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2019 Salary Survey Results – Part 4 – Happiness

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HAPPINESS

This year, the veterinary shortage has continued to bite in Australia and is now affecting practices in the cities as well as rural and regional areas. The results of the Lincoln Institute survey in Australia has been in the news ( Link to SBS report) , and Kookaburra Vet Employment has been approached by multiple news outlets for interviews and comments ( link to ABC Sunshine Coast article )

A BVA (British Veterinary Association) and University of Exeter study in the UK released late in 2018 found that 37% of vets were actively thinking about leaving the profession (1,250 vets surveyed ). 59% of vets said they were either very stressed or somewhat stressed at work. A smaller Kookaburra Vet Employment survey from 2017 of just 336 vets showed that 17% of associates thought they would have left the profession in the next 5 years.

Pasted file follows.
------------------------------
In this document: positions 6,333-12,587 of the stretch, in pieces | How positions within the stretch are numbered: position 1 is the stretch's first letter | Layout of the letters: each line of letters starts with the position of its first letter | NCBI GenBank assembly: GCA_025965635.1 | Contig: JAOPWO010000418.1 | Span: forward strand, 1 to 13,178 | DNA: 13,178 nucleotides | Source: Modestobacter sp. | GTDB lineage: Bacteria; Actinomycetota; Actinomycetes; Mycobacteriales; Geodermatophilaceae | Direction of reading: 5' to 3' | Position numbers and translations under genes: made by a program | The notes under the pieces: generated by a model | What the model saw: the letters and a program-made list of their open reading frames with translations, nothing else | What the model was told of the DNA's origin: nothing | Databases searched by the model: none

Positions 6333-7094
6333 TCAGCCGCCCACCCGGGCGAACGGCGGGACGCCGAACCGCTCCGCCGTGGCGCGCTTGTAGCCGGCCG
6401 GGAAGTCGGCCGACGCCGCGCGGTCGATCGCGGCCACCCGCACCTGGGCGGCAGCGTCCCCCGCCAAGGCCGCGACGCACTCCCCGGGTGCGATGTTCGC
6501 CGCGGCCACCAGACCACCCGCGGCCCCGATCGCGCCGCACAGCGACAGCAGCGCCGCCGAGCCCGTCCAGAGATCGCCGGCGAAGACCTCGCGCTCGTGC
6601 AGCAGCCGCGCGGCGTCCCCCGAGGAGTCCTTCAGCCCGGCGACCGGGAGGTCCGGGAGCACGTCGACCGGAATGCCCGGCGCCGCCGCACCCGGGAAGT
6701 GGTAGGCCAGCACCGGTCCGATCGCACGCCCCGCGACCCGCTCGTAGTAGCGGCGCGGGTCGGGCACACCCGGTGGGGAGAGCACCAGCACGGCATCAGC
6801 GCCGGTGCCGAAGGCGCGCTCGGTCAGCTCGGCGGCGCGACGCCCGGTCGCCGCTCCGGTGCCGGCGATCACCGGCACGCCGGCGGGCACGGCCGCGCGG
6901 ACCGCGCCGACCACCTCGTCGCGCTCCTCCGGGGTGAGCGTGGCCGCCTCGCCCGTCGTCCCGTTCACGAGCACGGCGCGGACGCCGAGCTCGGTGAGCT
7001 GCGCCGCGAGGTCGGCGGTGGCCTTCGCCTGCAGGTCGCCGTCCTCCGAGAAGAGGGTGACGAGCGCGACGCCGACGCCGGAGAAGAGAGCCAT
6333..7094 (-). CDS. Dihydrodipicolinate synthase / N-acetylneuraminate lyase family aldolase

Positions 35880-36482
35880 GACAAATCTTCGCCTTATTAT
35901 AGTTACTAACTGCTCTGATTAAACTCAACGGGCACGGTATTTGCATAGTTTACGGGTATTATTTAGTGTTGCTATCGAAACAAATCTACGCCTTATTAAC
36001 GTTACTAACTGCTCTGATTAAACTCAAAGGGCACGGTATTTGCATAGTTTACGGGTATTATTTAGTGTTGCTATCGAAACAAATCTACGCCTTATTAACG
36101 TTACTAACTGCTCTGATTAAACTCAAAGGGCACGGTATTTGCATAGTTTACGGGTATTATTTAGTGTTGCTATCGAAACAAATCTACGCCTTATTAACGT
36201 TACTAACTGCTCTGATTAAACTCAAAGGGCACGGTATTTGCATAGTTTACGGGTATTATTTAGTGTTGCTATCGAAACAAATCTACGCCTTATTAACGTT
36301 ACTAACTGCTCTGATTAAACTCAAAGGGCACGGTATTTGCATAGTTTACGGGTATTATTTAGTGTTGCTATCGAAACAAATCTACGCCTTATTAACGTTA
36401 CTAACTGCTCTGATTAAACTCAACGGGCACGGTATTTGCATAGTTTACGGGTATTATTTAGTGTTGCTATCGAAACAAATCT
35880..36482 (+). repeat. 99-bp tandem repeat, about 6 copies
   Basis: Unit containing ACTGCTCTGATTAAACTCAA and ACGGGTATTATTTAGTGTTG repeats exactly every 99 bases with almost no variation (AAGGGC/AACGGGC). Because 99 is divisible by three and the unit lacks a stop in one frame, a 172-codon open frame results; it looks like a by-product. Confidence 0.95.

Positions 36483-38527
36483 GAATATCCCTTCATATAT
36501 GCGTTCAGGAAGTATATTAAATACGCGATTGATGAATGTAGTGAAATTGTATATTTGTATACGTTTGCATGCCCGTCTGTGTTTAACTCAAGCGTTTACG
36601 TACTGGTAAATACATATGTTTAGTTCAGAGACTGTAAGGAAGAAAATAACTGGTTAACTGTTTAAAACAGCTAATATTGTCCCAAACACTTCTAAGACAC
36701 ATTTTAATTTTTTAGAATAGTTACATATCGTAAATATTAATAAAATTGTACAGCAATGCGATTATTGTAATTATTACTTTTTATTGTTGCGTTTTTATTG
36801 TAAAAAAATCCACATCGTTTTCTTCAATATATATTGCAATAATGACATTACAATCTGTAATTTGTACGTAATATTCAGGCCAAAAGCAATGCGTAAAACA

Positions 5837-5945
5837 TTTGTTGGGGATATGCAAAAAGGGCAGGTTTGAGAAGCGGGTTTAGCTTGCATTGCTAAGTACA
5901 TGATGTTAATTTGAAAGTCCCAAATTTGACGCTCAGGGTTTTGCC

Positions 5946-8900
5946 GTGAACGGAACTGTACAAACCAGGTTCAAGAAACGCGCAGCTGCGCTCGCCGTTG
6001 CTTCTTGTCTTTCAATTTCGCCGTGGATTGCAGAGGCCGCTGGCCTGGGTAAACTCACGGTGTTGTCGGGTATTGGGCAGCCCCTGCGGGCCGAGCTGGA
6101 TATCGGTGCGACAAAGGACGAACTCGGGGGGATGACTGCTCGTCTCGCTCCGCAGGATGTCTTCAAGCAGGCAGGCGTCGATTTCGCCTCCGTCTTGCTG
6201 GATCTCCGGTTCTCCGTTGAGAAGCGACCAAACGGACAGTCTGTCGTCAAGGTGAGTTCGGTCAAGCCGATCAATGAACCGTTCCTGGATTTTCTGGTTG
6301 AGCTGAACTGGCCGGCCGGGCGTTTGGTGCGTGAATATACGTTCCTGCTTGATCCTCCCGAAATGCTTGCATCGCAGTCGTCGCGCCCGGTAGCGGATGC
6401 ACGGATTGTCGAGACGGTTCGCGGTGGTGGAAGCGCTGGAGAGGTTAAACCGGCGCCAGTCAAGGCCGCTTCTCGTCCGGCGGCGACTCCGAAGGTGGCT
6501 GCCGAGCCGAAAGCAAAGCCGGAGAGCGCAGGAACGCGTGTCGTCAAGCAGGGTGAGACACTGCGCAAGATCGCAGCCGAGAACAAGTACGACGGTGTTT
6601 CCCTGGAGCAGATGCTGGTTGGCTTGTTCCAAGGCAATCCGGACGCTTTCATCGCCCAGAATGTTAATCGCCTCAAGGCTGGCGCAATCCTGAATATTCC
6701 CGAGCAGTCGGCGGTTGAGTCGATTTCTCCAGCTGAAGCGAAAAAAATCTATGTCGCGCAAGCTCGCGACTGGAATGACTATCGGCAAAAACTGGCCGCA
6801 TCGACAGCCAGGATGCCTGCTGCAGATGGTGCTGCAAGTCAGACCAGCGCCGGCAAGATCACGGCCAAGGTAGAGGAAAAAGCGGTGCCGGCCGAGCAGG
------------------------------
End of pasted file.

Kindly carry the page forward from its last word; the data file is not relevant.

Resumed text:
The suicide rate of vets in Australia has been found to be 4 times higher than the general population – that’s one vet every 12 weeks.

We included a question about future plans, and also a standardised question about happiness in this 2019 survey.

To download this Report as a printable pdf please click http://www.vetsuppliersdirectory.com.au/wp-content/uploads/2019/09/Salary-Survey-2019-part-4-Happiness.pdf

5 Years' time

Happiness

Comparing Various Subsets for Happiness

Interesting Statistically Significant differences (95% confidence level (p = .05), and >30 responses in each group)

  • 30.81% of vets in non-corporate practices were ‘Very Happy’, compared to only 16.75% of vets in corporate practices